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Article

What Can We Learn from the CloudSat Radiometric Mode Observations of Snowfall over the Ice-Free Ocean?

1
DIATI, Politecnico di Torino, 10129 Turin, Italy
2
Earth Observation Science Group, Department of Physics and Astronomy, University of Leicester, Leicester LE1 7RH, UK
3
National Centre for Earth Observation, University of Leicester, Leicester LE1 7RH, UK
4
National Research Council of Italy (CNR), Institute of Atmospheric Sciences and Climate (ISAC), 00133 Rome, Italy
*
Author to whom correspondence should be addressed.
Remote Sens. 2020, 12(20), 3285; https://doi.org/10.3390/rs12203285
Received: 5 September 2020 / Revised: 3 October 2020 / Accepted: 6 October 2020 / Published: 10 October 2020
(This article belongs to the Special Issue Radar Remote Sensing of Cloud and Precipitation)

Abstract

:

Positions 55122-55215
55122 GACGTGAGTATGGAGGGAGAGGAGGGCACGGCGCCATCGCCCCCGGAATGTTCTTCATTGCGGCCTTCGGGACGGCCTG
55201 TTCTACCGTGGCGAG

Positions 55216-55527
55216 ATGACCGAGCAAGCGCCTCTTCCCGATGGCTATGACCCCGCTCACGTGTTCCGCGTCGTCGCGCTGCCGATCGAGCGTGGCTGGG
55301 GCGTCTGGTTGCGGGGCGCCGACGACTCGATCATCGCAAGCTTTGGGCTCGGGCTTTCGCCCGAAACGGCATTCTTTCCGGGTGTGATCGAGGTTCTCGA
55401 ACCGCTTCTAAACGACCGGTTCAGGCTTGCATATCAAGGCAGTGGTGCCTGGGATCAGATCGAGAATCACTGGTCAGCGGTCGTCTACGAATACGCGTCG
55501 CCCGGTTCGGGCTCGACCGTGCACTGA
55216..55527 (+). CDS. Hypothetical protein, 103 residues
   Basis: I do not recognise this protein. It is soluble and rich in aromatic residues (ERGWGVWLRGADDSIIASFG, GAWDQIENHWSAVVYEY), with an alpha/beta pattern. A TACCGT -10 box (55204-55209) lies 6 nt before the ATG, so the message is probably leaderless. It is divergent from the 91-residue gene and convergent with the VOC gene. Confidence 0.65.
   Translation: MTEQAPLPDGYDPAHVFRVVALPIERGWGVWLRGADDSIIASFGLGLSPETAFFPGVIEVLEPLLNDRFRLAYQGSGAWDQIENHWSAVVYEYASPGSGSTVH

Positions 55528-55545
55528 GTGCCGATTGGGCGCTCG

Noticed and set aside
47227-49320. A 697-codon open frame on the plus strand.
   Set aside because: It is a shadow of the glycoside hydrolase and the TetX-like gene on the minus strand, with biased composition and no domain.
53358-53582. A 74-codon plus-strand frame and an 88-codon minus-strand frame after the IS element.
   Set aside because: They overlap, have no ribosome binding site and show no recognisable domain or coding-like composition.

The quantification of global snowfall by the current observing system remains challenging, with the CloudSat 94 GHz Cloud Profiling Radar (CPR) providing the current state-of-the-art snow climatology, especially at high latitudes. This work explores the potential of the novel Level-2 CloudSat 94 GHz Brightness Temperature Product (2B-TB94), developed in recent years by processing the noise floor data contained in the 1B-CPR product; the focus of the study is on the characterization of snow systems over the ice-free ocean, which has well constrained emissivity and backscattering properties. When used in combination with the path integrated attenuation (PIA), the radiometric mode can provide crucial information on the presence/amount of supercooled layers and on the contribution of the ice to the total attenuation. Radiative transfer simulations show that the location of the supercooled layers and the snow density are important factors affecting the warming caused by supercooled emission and the cooling induced by ice scattering. Over the ice-free ocean, the inclusion of the 2B-TB94 observations to the standard CPR observables (reflectivity profile and PIA) is recommended, should more sophisticated attenuation corrections be implemented in the snow CloudSat product to mitigate its well-known underestimation at large snowfall rates. Similar approaches will also be applicable to the upcoming EarthCARE mission. The findings of this paper are relevant for the design of future missions targeting precipitation in the polar regions.